Dr. Penny Ballem: Dr. Ballem is a clinical professor of medicine at the University of British Columbia (UBC) and a fellow of the Canadian Academy of Health Sciences. She has had a 35-year career as a health leader and academic clinician in British Columbia. She served as the B.C. deputy minister of health from 2001-06. She also served as the city manager for the City of Vancouver from 2008-15. She has extensive board experience, having served on public sector, non-profit and private sector boards. She has received significant public recognition for her work in medicine and public service, including the Queen's Golden Jubilee Medal for Public Service, the 2012 Wallace Wilson Award for leadership, the Marion Powell Award from Women's College Hospital for leadership in Women's Health, the Cannell Award from the Society of Obstetricians and Gynecologists of Canada for her contributions to leadership in reproductive health and others. She advises governments across Canada on health policy, health systems and health human resources.
Marilyn Slett: Kawazi+ (Marilyn Slett) is a citizen of the Heiltsuk Nation and the elected chief councillor of the Heiltsuk Tribal Council. She is currently serving her third consecutive term as chief councillor, beginning in 2008 and following previous positions as tribal councillor and executive director of the Heiltsuk Tribal Council. She is also currently the president of Coastal First Nations, on the board of directors of the British Columbia Assembly of First Nations, the co-chair of the Wild Salmon Advisory Council to British Columbia, and she has served as the B.C. women's representative on the Assembly of First Nations Women's Council.
Provincial Health Services Authority
Donisa Bernardo: Donisa Bernardo recently retired as the financial secretary for the Hospital Employees Union and served on its provincial executive for 20 years. Bernardo sits on a number of committees, including the Municipal Employees' Pension Committee, which appointed her to the Municipal Pension Board of Trustees in 2014 as primary trustee. Bernardo started her health-care career as a pharmacy technician in 1984.
Sandra Harris: Sandra Harris is a program developer and advisor for social development at the Gitksan Government Commission. Harris is strongly committed to community development and lifelong learning. Born and raised in the Bulkley Valley (Smithers), she belongs to the Wet'suwet'en Nation of the Laksilyu, Little Frog Clan and carries the hereditary name, Wii Esdes. Harris has lived in the Skeena Watershed, in Gitxsan territory for almost 20 years. Harris is also an Indigenous Focusing Complex Trauma practitioner working with health, social and justice frontline workers. This work helps her to share teachings about intergenerational trauma and grief and loss, supporting first responders, suicide prevention and debriefing supports, connecting to Indigenous strengths and resilience.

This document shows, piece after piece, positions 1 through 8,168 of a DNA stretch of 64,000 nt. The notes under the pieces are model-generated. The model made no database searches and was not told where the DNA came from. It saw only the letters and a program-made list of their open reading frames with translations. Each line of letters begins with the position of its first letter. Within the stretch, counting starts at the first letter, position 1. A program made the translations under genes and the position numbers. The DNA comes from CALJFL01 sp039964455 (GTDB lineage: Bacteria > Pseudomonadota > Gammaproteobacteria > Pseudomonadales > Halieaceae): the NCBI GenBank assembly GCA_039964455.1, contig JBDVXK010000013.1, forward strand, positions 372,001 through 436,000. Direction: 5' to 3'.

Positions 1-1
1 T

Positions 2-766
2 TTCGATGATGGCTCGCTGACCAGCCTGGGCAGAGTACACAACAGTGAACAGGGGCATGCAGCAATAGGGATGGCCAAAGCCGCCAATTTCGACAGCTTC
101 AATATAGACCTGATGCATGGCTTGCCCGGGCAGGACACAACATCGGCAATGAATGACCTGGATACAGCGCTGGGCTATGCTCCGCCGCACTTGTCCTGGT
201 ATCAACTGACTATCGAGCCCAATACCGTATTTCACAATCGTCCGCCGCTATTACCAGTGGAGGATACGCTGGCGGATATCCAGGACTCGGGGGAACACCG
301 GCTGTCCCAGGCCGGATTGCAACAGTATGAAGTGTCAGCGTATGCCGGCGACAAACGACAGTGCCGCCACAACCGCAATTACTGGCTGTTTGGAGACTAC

Dr. Kerry Jang: Dr. Kerry Jang is a professor of psychiatry at UBC, where he teaches in the medical school and conducts research on the causes of mental illness and urban health. He has authored or co-authored over 125 peer review papers, several chapters and three books. In 2008, he was elected to Vancouver City Council and served for a decade before retiring from political life. During his time on council he initiated programs to assist the homeless and mentally ill, including establishing lower-barrier shelters, the Healthy City Strategy, modular housing and local responses to the opioid and overdose crisis.
Joanne Mills: Joanne Mills is the executive director of the Fraser Region Aboriginal Friendship Centre in Surrey, the vice-president of the BC Association of Friendship, a sitting member of the Metro Vancouver Homelessness Partnering Strategy Community Advisory Board and co-founder/owner of First Health Solutions. She has been a leader in health and social serving agencies for 19 years, having served as a director in Interior Health supporting Indigenous health. She also led in the development of the Provincial Health Services Authority Indigenous cultural competency training program.
Manpreet Grewal: Manpreet Grewal has been with Abbotsford Community Services since 1989. Her role as director oversees 23 programs that help the community address the needs of individuals with language and cultural barriers and assist thousands of immigrants and refugees integrate into community life each year. She has also worked as a freelance journalist with a master's degree in political science from the University of Delhi and a diploma in print journalism from the London School of Journalism. Grewal is the vice-president of the Affiliation of Multicultural Societies and Service Agencies of BC board, director for the Social Planning and Research Council of BC board, trustee for the Fraser Valley Health Care Foundation and board director for Prospera Credit Union.